Friday, November 23, 2012


In many ways the turkey is the easy part of thanksgiving provided a few basics are adhered to. I have tried just about every method known for roasting and serving a whole turkey. High heat, low heat, wrap in cheesecloth and soak in butter, bacon on the breasts, wet brine, dry brine, stuffed, not stuffed. The list is endless. However, I have settled on the simplest approach that I have found so far. And now having done it 2 years in a row, I am hooked. 2011 we did a small one (12 or so lbs). This year a monster (22+lbs) Diestel. It is (of course) the well named “Judy Bird” which I found here. What I am about to describe is my take on that – including the inimitable Alton Brown’s method of trussing the bird. My goal is to produce a perfectly cooked bird that could grace the cover of a magazine. And yes, the pic above is the one we did this year - the picture kindly taken by my friend Jim Brewer.

I start this on Monday at midday prior to the Thursday Thanksgiving feast. The time doesn’t depend on the size of the turkey.


1 22lb turkey (this is for a fresh turkey, no comment for a frozen one)
5T Kosher salt (master recipe calls for 1T for every 5lbs of turkey)
3 large yellow onions
½ head celery
6 large carrots
1 lemon quartered
1T unsalted butter
3T flour (more or less as needed)

Remove the giblets, plastic bags, clips and any other strange items that you might find on the turkey (including that irritating pop-up device). Remove the wishbone (to make for easier carving – you will thank me later)
Rinse the inside and outside of the turkey with cold water. Dry the inside and outside thoroughly. Sprinkle 1/3 of the salt onto the breast of the turkey, ¼ on each thigh/drumstick and the remainder on the back. Place the turkey inside a large bag, seal closed and place in the refrigerator for 2 days. It is now Wednesday at lunch time. Remove the turkey from the bag, and set uncovered in the fridge to dry out. This helps the skin brown when cooking.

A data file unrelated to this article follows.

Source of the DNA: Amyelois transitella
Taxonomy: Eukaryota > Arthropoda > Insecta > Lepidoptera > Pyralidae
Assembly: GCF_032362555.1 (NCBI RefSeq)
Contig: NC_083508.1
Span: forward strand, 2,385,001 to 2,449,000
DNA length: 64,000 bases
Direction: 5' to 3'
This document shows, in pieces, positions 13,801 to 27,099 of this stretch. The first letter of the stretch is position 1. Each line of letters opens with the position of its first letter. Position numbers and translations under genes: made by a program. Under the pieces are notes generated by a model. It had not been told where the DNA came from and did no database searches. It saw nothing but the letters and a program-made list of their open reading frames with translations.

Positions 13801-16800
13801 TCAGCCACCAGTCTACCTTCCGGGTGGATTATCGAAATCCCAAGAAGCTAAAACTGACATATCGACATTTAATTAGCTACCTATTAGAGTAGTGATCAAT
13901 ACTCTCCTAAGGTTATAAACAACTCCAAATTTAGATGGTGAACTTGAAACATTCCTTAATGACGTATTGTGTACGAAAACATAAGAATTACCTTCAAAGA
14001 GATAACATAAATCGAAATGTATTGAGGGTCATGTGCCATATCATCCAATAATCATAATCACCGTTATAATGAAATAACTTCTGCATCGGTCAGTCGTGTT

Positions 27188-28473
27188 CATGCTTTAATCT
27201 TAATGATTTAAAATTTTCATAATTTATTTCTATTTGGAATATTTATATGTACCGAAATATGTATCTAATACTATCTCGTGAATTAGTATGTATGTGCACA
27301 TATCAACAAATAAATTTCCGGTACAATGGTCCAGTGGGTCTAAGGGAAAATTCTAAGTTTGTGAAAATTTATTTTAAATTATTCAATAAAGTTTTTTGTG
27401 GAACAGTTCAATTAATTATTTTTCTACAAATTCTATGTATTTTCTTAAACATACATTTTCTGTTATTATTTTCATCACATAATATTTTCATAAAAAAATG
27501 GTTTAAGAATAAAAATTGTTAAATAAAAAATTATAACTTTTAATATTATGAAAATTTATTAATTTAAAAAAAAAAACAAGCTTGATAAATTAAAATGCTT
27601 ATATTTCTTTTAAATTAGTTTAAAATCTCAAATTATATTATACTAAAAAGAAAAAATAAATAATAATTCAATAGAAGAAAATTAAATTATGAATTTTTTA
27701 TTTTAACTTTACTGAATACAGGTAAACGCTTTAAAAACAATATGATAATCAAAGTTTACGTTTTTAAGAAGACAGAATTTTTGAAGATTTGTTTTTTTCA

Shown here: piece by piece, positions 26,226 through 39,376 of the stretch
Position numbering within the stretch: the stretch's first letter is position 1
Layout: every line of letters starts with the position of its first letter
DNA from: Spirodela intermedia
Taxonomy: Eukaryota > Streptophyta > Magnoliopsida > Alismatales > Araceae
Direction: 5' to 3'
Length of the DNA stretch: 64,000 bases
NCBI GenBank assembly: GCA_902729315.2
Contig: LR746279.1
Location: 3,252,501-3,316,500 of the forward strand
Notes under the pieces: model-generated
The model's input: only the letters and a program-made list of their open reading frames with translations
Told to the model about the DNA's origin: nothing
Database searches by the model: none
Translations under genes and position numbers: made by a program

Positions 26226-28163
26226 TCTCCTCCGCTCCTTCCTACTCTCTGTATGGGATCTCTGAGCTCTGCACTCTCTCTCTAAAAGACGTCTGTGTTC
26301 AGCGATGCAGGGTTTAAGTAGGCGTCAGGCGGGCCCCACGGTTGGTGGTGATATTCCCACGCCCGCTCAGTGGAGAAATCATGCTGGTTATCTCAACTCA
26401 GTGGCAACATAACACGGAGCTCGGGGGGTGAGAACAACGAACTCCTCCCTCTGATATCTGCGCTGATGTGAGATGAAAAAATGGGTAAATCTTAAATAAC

Cooking time should be (in total) less than 12 minutes/lb. But you are advised to pay attention to the rate at which it is cooking. Use a probe thermometer to ensure that you are doing it right! See this post. That's why I am so opposed to the little pop ups. You want to know when it will be done, as well as when it is done!

At least an hour before you want to start cooking the turkey, remove it from the fridge. Pat dry (it will in all likelihood be completely dry anyway, but it is safer to ensure it. Slide some sage leaves up between the skin and the breast – just to make it look nice. Put a chopped onion and the quartered lemon into the cavity.  Truss the turkey as mentioned above. Follow the Alton Brown video carefully.
Heat the oven to 425F. Into a roasting pan put 1 remaining onion, rough chopped, ½ of the celery toughly chopped, 4 carrots roughly chopped and 2 cups of water. The water helps moderate the heat at the bottom of the pan and prevents burning of the initial drippings.. Place the turkey on a V rack, breast side down over the onion/carrot/celery in the roasting pan. Place the pan into the oven, and cook for 20 minutes (small turkey) or 30 minutes (large turkey). Remove from the oven, and turn the turkey breast side up, and set the oven to 325. Roast the turkey uncovered until the temperature reads 160 or so in the thickest part of the breast. Carry over heat will take it to the 165 temperature recommended by the FDA.

While the turkey is cooking, dice one onion, and the remaining carrot and celery. Soften in the butter until the onion is translucent. Dice up the giblets, heart, neck and other unmentionables from the turkey, add to the onion mixture and sauté until browned and fragrant. Cover with water and simmer over low heat for 2 hours. Of course you can do this the day before - especially if you plan to use some of the unmentionables in the dressing as we did.
Remove from heat, strain the pan liquid and discard the onions and giblet solids (retaining the liver and heart for adding to the dressing if you like). Allow the fat to rise, and separate it. This fat will be used as the basis of the roux for the gravy.

To make the gravy, take the remaining fat, the remaining onion, diced and sauté until translucent. Add the flour and cook for about 10 minutes watching carefully to prevent burning to make a light brown roux. Add the reserved giblet stock, stirring constantly to remove lumps. This will be very concentrated, so thin to desired thickness with water. Bring to boil to thicken.
When the turkey is cooked, remove from the pan and stir some of the roasting pan juices into the gravy. It will darken it a bit and add extra richness. 

No comments: